Post-Traumatic Stress in Women with Breast Cancer

Muzahem K. Alkhyatt, Elham Kh. Abdullah, Radhwan H. Ibraim, Ban Al Anee, Jenan Al Raho


Objective: A diagnosis of cancer has a normal stress response characterized by shock, numbness, and denial and often including despair and hopelessness. This study examined whether the diagnosis and treatment of breast cancer produced post-traumatic stress disorder (PTSD) in adult women.

Methods: A total of 100 women with early stage breast cancer were selected from the Nuclear Medicine Hospital, Mosul, Iraq. The women answered special questionnaires that included some personal data and medical history.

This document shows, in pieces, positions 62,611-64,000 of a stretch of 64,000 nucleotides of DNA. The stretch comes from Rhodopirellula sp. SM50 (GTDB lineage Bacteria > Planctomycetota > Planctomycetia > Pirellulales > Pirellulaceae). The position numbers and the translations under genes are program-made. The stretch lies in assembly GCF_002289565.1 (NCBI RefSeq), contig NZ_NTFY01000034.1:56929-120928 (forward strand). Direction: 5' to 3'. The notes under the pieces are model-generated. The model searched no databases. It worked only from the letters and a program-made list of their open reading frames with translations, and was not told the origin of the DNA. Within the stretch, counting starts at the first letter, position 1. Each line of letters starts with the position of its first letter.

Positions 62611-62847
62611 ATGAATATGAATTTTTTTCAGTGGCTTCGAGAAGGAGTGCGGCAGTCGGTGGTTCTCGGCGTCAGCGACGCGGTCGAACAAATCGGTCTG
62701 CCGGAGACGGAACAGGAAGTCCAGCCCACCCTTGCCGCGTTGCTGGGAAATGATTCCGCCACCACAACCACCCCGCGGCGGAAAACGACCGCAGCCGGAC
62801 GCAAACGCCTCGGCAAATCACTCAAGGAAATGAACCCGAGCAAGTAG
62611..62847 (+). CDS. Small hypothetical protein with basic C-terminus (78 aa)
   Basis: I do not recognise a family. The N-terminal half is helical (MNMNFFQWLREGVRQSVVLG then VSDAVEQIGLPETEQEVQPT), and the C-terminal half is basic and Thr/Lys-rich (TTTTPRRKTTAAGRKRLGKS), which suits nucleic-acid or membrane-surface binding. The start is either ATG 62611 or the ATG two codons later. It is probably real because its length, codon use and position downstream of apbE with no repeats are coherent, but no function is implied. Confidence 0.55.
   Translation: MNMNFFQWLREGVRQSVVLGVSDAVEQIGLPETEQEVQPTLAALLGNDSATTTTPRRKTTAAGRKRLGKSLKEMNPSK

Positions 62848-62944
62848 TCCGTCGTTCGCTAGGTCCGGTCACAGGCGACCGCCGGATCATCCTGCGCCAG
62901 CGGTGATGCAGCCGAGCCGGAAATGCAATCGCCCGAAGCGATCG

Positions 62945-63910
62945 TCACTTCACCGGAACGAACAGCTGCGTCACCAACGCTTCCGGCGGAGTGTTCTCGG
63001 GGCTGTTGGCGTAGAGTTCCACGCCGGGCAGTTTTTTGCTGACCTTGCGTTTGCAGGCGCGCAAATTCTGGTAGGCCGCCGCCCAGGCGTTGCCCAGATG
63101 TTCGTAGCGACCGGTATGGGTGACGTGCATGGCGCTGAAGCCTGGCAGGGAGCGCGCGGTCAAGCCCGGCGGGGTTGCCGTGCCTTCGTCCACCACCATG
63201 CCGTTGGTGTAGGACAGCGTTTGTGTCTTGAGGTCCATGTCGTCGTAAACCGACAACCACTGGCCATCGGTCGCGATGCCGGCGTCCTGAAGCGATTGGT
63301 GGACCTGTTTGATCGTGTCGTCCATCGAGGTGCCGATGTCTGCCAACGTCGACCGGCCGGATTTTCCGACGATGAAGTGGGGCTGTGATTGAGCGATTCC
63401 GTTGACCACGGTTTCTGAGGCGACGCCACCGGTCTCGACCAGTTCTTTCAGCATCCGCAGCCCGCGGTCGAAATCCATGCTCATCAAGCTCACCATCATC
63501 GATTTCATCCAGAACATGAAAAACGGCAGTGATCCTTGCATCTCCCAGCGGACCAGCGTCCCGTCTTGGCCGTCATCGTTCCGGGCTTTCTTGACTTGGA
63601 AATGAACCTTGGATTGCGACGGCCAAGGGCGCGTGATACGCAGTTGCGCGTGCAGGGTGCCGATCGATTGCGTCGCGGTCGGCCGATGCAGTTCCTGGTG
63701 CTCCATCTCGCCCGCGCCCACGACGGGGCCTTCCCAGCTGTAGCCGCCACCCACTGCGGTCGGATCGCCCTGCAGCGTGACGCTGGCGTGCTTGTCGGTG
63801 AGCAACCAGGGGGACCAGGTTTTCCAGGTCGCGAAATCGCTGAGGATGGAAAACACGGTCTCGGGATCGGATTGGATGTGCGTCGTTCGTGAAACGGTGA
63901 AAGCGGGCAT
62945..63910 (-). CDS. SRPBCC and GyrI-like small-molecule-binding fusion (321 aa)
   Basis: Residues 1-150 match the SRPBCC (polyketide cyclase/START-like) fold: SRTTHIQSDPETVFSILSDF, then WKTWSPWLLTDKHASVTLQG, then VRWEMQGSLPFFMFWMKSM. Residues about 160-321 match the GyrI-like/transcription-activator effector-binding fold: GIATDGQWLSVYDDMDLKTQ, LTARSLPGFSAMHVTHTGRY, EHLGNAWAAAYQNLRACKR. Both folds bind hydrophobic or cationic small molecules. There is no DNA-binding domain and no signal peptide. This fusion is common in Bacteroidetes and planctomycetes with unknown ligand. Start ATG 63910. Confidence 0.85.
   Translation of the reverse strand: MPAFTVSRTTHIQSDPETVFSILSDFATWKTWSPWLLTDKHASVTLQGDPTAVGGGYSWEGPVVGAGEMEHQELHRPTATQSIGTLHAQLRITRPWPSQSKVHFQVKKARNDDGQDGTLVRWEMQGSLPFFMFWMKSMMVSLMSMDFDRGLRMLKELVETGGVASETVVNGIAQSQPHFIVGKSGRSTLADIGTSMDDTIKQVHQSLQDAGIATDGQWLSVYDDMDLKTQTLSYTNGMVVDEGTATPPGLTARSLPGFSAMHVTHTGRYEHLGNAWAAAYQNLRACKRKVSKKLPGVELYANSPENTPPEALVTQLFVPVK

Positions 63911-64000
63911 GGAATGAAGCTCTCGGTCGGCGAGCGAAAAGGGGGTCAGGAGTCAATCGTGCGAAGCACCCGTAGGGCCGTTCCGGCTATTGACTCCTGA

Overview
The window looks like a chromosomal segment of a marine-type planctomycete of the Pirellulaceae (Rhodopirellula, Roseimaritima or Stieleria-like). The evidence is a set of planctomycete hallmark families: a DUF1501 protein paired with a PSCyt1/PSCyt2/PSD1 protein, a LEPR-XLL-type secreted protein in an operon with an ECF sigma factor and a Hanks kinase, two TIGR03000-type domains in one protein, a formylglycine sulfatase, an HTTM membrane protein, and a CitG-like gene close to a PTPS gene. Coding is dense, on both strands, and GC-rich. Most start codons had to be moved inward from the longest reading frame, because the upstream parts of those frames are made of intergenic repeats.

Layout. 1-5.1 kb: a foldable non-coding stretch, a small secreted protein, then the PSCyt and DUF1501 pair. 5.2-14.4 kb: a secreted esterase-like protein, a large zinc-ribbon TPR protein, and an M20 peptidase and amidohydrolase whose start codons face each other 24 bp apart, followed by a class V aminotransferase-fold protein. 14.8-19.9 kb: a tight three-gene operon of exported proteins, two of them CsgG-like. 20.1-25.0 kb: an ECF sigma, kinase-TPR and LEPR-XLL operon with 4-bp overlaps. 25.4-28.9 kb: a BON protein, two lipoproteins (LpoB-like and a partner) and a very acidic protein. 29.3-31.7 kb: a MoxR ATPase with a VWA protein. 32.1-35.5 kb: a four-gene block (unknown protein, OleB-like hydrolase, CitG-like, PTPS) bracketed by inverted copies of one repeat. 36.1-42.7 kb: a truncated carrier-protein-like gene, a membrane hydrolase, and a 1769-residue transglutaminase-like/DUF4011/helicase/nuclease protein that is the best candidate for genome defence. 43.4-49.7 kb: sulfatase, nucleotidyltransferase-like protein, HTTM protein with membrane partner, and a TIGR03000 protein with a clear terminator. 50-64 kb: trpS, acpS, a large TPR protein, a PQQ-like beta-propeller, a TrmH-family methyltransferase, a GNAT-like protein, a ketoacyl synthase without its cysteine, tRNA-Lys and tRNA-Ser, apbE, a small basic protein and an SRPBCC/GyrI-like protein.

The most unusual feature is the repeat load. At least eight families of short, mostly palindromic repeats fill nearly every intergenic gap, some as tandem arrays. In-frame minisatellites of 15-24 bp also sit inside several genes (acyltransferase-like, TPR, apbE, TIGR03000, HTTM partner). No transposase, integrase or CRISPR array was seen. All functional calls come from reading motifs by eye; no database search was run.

Results: Overall, low rates of PTSD were observed in this sample of the study.

Conclusion: The breast cancer experience does not seem to have the immediacy of threat to life or bodily integrity usually associated with external trauma. We urge continued study of this important issue, so that future studies on the empirical data about which illnesses and medical conditions are more likely to cause PTSD.


Breast cancer, post-traumatic stress disorder (PTSD).

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